Happily, the flaw in Earthquake related to dropping stun shields was fixed when Wintertusk went live. It doesn’t make up for not addressing the problem for two years, but it was welcomed nonetheless. That being said, I will never back down from my assertion that is was wrong for KI to make the School Mastery amulets available only for cash before the Earthquake flaw was fixed. KI also adjusted the ratio of stun block shields in May, which was an immensely positive step in the evolution of ranked PvP.
At the very end of May, a new Epic Bundle gift card was made available via GameStop. This is only the second Epic Bundle released (also through GameStop, my guess is this is an exclusive arrangement between KI and the chain) yet it seems to confirm a standard offering for those willing to shell out $39 in cash. The primary feature is a large house with a practice PvP ring and a mini-game that makes replenishing health and mana reserves exceptionally convenient. There is also equipment, an exclusive pet that manifests Spritely, and an exclusive mount.
The house included with this Epic Bundle is a feast for the eyes. I don’t want to give away all of the secrets, but the name of the house is “Sultan’s Palace” and it might remind you a bit of the Disney movie Aladdin. It’s Arabian-themed in architecture, colors and features. I literally spent 45 minutes running my toon through it again and again, marveling at the details and sheer beauty filling my monitor. There is a practice PvP ring, and the placement of this was well thought-out: it’s a bit off to the side of the front yard rather than in the courtyard of the mansion, which was the placement in the first Epic Bundle house (the Massive Fantasy Palace). This position makes it possible for visitors of the house to avoid a mob of PvP observers when they visit. PvP isn’t everyone’s cup of tea, and by moving the practice ring folks can socialize without being forced into observing a match.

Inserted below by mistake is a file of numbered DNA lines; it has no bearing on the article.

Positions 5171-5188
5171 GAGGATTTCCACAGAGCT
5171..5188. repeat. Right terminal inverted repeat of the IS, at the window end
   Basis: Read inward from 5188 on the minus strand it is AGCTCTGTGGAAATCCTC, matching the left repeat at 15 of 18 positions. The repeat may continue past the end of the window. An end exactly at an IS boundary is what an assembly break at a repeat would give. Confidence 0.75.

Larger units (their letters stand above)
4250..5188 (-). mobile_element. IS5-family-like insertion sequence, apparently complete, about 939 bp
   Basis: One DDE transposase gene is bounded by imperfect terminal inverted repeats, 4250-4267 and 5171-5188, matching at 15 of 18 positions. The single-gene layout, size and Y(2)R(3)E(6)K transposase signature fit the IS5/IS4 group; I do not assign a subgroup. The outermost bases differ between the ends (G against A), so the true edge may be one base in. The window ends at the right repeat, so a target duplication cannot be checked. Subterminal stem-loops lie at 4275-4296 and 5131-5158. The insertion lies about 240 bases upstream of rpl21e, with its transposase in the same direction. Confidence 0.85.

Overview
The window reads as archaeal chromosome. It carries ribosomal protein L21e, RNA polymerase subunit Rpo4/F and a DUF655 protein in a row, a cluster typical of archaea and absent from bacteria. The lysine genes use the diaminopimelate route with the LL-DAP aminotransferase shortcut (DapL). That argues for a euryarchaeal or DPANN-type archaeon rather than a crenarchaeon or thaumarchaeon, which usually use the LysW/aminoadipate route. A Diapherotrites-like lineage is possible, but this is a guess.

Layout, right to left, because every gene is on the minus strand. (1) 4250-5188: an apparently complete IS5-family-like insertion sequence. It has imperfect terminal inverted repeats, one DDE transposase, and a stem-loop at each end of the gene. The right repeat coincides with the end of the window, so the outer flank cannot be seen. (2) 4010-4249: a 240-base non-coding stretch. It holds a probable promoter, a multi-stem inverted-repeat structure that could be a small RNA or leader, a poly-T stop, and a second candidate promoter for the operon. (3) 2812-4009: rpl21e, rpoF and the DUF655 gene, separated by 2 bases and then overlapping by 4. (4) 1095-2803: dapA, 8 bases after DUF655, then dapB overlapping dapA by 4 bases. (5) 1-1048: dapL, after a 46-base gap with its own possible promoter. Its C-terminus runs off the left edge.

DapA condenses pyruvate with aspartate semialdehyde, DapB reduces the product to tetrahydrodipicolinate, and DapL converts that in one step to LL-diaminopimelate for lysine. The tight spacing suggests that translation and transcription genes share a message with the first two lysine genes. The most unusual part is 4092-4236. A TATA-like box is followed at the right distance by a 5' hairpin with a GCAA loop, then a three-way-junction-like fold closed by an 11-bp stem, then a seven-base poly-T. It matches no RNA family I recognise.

That’s all the schoolgirl breathlessness I can handle in one day, so I’ll close by addressing the level cap. Two words: STOP WHINING. Wizard101 will probably always have a body of content with available XP exceeding the current level cap. This is not at all unlike many popular MMOs. If leveling is your top priority, take a break from Wizard101 and play another game until the cap is raised.